WASHINGTON • Current and former executives of broadcaster CBS sold shares in the company before sexual harassment allegations against then-chief executive officer Leslie Moonves became public, according to a lawsuit filed in New York.
The suit was presented on Monday by shareholders who are asking a judge to give them class action status, reported The Wall Street Journal. Named in the lawsuit are Mr Moonves, who resigned in September, acting CEO Joe Ianniello, chief accounting officer Lawrence Liding and former communications chief Gil Schwartz.
The suit alleges that the four men sold more than 3.4 million shares worth over US$200 million (S$271 million) before CBS announced in July that it would investigate Mr Moonves for alleged sexual harassment.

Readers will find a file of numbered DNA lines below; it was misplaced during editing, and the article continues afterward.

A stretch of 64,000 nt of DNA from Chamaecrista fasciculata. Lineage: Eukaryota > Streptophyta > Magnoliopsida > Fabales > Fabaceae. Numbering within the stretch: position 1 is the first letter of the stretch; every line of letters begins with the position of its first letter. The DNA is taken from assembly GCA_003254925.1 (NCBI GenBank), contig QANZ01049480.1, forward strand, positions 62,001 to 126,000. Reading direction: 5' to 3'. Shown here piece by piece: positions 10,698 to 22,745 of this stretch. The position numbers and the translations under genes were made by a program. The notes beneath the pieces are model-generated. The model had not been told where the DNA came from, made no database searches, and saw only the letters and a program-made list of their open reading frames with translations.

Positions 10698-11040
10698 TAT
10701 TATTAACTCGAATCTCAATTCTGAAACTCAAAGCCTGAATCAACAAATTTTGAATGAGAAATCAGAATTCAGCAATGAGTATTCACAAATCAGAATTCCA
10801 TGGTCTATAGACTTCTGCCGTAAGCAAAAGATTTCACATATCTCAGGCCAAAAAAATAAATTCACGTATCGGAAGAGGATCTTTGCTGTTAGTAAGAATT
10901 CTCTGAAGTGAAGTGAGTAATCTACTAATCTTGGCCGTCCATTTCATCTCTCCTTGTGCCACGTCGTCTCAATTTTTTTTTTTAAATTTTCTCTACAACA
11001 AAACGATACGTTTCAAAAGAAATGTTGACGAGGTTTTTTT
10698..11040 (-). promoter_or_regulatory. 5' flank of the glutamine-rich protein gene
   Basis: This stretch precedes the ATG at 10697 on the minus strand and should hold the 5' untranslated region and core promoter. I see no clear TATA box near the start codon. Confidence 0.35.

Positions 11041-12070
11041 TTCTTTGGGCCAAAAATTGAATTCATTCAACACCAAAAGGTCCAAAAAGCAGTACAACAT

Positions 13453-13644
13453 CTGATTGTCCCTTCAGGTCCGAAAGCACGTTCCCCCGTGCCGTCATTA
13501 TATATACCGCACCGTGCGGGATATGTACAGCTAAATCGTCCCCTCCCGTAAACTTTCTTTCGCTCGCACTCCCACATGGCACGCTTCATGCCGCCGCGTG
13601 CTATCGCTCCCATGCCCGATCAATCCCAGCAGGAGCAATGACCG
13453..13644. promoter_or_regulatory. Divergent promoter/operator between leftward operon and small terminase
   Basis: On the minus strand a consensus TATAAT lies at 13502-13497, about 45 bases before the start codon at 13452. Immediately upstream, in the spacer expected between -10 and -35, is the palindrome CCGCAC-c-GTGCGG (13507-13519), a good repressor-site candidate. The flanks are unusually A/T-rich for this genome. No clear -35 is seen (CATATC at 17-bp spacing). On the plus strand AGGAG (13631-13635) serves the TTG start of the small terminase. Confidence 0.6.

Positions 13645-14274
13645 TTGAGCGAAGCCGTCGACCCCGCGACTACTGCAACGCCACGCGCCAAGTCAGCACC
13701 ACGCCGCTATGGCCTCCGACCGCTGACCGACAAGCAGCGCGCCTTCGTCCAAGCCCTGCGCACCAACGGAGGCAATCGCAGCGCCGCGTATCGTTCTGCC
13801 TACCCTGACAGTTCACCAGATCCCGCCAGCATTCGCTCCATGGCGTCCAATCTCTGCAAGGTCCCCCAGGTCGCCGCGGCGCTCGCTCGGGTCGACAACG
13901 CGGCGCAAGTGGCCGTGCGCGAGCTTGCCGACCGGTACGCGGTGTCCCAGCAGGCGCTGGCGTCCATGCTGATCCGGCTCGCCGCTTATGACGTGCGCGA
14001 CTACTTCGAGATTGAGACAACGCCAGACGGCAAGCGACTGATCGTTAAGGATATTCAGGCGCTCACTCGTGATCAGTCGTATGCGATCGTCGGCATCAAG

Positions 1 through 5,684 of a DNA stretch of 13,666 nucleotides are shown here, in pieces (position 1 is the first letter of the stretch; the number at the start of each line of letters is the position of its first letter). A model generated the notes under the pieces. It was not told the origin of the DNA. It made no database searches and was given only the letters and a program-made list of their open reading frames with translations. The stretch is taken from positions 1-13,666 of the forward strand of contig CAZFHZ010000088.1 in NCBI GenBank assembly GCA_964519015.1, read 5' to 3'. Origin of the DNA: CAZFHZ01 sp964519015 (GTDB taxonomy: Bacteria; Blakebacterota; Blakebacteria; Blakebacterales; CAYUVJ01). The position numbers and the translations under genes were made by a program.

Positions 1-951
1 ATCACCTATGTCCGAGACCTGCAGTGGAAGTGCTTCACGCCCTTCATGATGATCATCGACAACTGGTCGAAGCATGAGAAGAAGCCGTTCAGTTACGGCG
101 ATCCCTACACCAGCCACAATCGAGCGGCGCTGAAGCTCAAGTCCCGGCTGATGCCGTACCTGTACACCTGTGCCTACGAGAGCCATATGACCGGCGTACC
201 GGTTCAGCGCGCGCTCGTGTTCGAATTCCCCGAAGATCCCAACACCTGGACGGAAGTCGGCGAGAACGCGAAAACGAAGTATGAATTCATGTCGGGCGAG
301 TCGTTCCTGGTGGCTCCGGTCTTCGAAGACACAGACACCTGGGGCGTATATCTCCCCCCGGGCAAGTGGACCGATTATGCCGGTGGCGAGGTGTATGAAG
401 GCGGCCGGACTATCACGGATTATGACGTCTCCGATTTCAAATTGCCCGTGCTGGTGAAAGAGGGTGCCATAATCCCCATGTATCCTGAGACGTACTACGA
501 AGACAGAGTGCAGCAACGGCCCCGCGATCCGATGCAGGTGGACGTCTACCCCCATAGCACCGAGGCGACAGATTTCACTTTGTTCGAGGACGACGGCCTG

The complaint was filed by the Construction Labourers Pension Trust for Southern California. It argued that the timing and amount of the sales "were unusual and suspicious".
The insider trading lawsuit says Mr Moonves sold stock valued at US$155.3 million between June 2017 and May last year, and during this period CBS knew of media inquiries about sexual harassment claims against him. The Journal said CBS and Mr Moonves deny these allegations.
The suit seeks compensatory damages, on grounds that the value of CBS stock was inflated.